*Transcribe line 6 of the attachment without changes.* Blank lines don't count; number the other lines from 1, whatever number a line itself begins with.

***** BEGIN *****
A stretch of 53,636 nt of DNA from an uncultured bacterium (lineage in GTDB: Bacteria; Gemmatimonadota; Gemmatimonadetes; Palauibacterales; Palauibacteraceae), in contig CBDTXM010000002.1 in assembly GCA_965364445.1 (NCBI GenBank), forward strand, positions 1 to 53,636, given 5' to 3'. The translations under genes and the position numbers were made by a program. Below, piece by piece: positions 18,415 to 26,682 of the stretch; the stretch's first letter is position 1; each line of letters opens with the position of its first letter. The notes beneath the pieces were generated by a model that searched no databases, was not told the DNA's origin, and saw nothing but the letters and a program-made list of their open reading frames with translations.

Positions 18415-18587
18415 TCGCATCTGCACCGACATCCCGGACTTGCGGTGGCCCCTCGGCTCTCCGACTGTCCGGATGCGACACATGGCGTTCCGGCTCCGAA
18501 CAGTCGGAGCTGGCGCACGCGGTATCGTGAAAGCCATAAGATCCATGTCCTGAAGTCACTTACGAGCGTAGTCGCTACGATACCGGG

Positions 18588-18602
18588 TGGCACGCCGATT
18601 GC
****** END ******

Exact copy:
18588 TGGCACGCCGATT